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​Corrective Services Training finds home in the Hunter​

Issued: Friday 9 September 2016

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A group of Corrective Services NSW correctional officers today marked a major milestone by being the first recruits to graduate from a new training facility in the Hunter region.

Twenty-four officers completed ten weeks of intensive training at the CSNSW Academy – Hunter Region based in Tomago.

CSNSW Assistant Commissioner (Governance and Continuous Improvement) James Koulouris said training courses required in Cessnock or the state’s North West region would be conducted at the Tomago facility.

“The Hunter region has been identified as a major growth area so having this facility is very beneficial,” Mr Koulouris said.

“We can now provide some of the world’s finest operational corrective services training to the Hunter region.

“Training locally means we can provide more attractive employment opportunities in this area.

Mr Koulouris said the facility was cost-effective, reducing CSNSW trainee training expenditure by approximately $500,000 per annum.

“Having a local facility means trainees can continue to live at home.”

The CSNSW Academy – Hunter Region facility includes:

  • Training rooms;
  • 44 accommodation rooms;
  • A food preparation area;
  • Five cells for custodial scenario training;
  • A parade ground area for muster and training;
  • Office area for CSNSW Academy staff;
  • A laundry; and
  • A make-shift gymnasium
Training room

The facility was previously used to house community offenders until its closure in October 2014.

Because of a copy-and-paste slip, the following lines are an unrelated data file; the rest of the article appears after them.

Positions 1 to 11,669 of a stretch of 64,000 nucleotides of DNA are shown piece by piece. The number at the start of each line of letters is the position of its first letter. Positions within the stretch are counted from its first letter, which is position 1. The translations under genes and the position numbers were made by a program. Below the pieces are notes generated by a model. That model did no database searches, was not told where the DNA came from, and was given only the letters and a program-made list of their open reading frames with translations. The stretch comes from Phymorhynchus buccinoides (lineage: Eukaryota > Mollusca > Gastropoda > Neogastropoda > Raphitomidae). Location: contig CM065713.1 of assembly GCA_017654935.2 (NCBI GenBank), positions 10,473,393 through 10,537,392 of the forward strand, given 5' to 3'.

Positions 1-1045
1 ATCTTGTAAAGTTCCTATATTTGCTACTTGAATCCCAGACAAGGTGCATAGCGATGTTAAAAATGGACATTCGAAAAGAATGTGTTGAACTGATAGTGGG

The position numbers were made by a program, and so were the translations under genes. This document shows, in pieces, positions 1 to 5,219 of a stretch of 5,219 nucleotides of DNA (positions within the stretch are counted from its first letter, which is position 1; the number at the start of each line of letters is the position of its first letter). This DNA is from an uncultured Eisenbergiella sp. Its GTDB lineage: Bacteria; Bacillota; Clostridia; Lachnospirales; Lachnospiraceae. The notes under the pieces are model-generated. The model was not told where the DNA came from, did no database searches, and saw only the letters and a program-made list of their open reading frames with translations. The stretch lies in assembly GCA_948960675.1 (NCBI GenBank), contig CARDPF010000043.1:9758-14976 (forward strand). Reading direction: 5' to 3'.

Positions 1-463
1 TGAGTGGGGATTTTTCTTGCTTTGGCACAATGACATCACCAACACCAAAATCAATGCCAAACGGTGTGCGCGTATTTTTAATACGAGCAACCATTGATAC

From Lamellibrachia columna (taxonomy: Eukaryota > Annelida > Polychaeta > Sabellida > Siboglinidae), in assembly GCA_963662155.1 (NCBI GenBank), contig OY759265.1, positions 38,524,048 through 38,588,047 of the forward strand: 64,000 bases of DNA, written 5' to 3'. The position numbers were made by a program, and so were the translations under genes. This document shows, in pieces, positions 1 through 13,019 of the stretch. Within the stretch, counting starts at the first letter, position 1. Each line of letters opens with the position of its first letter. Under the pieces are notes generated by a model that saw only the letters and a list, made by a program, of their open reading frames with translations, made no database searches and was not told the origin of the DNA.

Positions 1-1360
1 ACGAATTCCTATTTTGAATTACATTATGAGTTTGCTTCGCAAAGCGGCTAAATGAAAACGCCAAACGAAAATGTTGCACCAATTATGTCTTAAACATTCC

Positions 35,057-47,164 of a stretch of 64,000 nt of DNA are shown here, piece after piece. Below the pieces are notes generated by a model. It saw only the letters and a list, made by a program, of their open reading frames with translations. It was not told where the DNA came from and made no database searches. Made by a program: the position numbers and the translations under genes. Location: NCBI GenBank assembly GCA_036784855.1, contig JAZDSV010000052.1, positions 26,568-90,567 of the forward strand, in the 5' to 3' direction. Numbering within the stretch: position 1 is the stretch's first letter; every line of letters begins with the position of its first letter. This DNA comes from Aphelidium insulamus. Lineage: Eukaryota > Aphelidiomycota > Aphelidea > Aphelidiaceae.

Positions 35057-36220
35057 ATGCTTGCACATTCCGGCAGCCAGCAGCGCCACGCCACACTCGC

The 24 graduates come from a variety of backgrounds and ages. Shenais Morgan, 21, from Cessnock, said after working as a dental assistant she wanted a change.

Two graduates

“Being a correctional officer provided a career path. I thought I would give it go and I was stoked to get the opportunity,” Ms Morgan said.

“The training facility was very good and the staff were very responsive and approachable. We have been given a lot of tips and feedback to improve ourselves for the job.”

Former machine operator Ryan Mackenzie, 22 from Toronto, applied for the role after he heard great stories from a family member who works as a correctional officer.

another photo of Two graduates

“Before I started training, I thought it would be about locking up people. But there is so much to the job including delivering case-management and programs,” Mr Mackenzie said.

“I would 100 per cent suggest the job to others down the track.”

The Certificate III in Correctional Practice includes lessons in law and procedure, online learning and assessment, simulated scenario assessment and correctional centre placement.

Training courses are also held at the Brush Farm Corrective Services Academy in Sydney.